Long-Term Birth Injury Blamed on Negligent Hospital Staff
A couple that has filed a birth injury lawsuit in Nevada alleges a series of errors and negligence on the part of hospital staff led to severe, long-term injuries in their daughter. The child was diagnosed with a serious brain injury caused by oxygen deprivation at birth. The plaintiffs claim that lack of appropriate care for the unborn child led to the oxygen deprivation and subsequent birth injury.
The lawsuit was filed in U.S. District Court for the District of Nevada on January 27. In the complaint, the plaintiffs state the mother entered the Mike O’Callaghan Federal Medical Center on April 1, 2014 for the induction of labor. She was 38 weeks pregnant at that time. During the course of the labor, a fetal monitor was placed on the mother plaintiff to monitor the baby’s heart rate.
Lawsuit focuses on baby’s heart tones
At the beginning of labor, the baby showed good heart tones without any notable accelerations or decelerations in heart rate. However, as the labor progressed, deceleration of heart tones were noted that became longer and more pronounced over time. The mother plaintiff states that she requested a Cesarean delivery when the heart tones changed, but was told the only anesthesiologist in the facility was currently in the operating room.
Another anesthesiologist was called and expected to arrive approximately 40 minutes later. During that wait, the plaintiff claims the heart tones continued to show minimal variability and prolonged deep deceleration, indicating possible fetal distress.
The baby was delivered via Cesarean on April 3, 2014, at 3:04 a.m., more than three hours after the mother plaintiff had requested her C-section.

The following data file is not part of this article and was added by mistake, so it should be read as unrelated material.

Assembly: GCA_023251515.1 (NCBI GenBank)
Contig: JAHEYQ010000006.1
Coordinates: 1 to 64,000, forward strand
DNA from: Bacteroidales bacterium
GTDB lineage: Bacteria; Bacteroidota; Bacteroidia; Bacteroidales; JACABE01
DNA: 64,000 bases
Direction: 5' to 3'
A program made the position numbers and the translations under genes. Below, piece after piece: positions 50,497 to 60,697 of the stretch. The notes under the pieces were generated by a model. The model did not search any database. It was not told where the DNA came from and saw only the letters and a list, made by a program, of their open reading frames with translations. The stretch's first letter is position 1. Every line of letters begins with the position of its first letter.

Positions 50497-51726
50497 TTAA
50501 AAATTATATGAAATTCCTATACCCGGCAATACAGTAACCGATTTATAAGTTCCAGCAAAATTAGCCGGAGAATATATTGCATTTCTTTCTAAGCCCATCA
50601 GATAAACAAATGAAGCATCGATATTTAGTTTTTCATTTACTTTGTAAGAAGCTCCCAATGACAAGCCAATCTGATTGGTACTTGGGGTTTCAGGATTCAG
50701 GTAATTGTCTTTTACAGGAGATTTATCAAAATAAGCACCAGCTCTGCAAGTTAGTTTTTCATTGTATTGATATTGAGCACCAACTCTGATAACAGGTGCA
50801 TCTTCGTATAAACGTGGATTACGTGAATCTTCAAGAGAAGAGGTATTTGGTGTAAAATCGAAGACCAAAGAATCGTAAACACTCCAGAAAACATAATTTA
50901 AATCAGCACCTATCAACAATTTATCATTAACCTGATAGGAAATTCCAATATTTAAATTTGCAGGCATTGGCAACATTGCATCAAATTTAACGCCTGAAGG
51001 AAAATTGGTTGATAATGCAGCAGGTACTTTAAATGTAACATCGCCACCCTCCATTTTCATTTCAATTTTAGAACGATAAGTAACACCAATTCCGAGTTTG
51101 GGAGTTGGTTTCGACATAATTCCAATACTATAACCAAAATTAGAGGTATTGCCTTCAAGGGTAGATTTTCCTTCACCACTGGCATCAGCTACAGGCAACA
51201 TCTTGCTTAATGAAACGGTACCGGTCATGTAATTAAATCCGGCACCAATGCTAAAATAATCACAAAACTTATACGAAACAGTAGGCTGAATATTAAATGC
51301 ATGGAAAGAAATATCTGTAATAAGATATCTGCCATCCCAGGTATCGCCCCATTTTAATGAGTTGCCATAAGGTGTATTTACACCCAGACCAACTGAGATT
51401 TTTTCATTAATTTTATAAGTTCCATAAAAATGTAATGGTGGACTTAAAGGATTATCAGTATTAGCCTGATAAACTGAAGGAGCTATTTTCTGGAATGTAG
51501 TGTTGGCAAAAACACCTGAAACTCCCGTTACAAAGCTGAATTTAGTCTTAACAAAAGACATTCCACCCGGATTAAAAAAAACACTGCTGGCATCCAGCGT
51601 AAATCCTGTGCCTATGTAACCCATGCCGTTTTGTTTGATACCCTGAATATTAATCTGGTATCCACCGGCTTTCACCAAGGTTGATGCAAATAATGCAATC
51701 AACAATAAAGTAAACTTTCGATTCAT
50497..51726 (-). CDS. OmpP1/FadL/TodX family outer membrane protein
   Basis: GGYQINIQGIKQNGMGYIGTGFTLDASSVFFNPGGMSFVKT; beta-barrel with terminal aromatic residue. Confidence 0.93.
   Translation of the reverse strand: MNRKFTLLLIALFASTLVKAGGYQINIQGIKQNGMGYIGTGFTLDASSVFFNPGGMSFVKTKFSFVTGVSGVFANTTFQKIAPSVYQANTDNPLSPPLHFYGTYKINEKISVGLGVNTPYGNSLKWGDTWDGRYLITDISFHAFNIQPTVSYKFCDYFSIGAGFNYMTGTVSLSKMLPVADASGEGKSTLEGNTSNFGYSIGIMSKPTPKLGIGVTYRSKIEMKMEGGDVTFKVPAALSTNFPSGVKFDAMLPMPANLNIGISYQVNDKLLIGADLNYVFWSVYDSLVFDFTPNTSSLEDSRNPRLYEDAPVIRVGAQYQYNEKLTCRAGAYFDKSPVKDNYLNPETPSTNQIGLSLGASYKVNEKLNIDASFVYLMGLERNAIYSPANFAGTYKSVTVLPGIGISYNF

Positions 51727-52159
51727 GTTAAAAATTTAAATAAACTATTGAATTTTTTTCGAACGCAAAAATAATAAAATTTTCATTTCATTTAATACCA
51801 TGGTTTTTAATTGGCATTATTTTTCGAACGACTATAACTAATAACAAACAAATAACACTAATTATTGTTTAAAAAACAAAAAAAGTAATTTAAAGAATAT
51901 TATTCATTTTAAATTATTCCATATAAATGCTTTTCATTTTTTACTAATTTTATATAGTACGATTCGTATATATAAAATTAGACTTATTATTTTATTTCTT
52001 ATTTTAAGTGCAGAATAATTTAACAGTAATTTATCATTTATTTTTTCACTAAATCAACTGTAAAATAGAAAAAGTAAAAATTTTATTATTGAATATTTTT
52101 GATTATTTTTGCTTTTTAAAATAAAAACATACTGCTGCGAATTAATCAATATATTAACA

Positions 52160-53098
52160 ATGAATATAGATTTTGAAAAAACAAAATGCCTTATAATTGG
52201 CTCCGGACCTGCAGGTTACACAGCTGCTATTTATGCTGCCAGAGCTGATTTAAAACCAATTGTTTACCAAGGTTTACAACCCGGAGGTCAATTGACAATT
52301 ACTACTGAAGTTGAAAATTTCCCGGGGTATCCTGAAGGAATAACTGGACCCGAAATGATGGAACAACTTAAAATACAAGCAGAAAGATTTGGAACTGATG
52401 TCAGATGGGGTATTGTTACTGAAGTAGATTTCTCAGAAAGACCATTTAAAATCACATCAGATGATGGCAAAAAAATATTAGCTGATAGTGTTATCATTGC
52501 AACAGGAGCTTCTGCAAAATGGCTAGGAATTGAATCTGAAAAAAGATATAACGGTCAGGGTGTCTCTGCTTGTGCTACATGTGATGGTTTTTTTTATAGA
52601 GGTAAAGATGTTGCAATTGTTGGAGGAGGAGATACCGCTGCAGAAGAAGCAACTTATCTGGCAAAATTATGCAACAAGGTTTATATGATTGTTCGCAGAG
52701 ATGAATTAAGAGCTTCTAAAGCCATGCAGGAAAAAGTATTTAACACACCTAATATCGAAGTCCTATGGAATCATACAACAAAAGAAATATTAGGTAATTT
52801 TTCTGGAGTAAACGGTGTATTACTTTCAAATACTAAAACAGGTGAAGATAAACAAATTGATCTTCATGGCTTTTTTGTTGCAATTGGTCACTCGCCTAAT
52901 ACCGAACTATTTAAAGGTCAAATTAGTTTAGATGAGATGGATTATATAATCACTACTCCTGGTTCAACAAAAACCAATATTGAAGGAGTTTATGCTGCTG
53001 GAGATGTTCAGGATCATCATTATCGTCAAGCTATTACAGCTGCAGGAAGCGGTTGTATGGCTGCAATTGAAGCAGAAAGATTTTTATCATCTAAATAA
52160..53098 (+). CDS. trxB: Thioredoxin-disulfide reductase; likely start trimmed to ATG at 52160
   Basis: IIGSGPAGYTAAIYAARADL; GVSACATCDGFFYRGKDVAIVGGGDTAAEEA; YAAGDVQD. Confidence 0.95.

Delayed birth resulted in no breathing or heartbeat
At the time of birth, the baby was given an Apgar score of zero, which was repeated at five and 10 minutes after birth. The baby had no breathing or heartbeat and was limp at that time. A pulse was recognized more than 30 minutes later and a pediatrician was eventually summoned. The pediatrician promptly had the newborn transferred to Sunrise Hospital in Las Vegas, Nevada, where she was treated by a pediatric neurologist.
At Sunrise Hospital, the baby was diagnosed as suffering from severe hypoxic-ischemic encephalopathy. It was also determined the baby had hypoglycemia at birth, liver dysfunction, coagulopathy and metabolic acidosis.
About hypoxic-ischemic encephalopathy
Hypoxic-ischemic encephalopathy is the leading cause of death and disability in infants. The injury can lead to a variety of impairments, including epilepsy, cognitive impairment, developmental delays and cerebral palsy. The extent of the impairment cannot usually be determined accurately until the child is 3-4 years old. Some children suffering from this injury will require round-the-clock medical attention over their lifetime and may never be able to walk, talk or even eat normally.
The parents of the injured child allege the injuries were due to negligence by the hospital staff. Specifically, the plaintiffs claim the doctors and staff overseeing the labor failed to recognize the need for an expedited delivery and have anesthesiology services immediately available to the mother plaintiff. The staff also failed to have a neonatal resuscitation team in place or provide resuscitation efforts promptly after the baby was born, plaintiffs state.
As a result of their child’s injuries and subsequent brain damage, the plaintiffs are seeking damages totaling $25 million.